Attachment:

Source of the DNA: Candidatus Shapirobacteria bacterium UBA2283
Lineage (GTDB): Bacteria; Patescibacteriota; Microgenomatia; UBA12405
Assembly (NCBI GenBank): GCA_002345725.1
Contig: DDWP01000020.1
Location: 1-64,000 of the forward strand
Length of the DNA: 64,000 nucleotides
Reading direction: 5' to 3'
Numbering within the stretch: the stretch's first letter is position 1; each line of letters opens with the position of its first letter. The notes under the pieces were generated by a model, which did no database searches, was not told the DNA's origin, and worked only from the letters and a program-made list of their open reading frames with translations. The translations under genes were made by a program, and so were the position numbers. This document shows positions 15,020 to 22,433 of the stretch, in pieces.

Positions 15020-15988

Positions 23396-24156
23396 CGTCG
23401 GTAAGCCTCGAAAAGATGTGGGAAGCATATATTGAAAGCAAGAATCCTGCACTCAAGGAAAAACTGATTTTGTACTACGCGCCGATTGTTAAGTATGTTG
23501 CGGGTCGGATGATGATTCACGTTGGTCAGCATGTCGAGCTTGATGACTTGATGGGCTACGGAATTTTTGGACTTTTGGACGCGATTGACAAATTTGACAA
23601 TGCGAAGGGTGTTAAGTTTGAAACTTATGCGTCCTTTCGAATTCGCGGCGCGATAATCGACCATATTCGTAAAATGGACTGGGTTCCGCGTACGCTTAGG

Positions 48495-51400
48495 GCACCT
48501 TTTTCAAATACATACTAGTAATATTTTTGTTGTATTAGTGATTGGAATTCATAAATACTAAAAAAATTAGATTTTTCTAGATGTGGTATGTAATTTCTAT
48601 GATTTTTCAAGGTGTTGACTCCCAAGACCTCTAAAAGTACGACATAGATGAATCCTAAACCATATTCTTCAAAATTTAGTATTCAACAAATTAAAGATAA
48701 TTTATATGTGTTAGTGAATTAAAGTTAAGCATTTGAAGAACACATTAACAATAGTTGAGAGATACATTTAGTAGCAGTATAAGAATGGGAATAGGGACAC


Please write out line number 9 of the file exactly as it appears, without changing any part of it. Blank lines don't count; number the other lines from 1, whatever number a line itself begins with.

Positions 15020-15988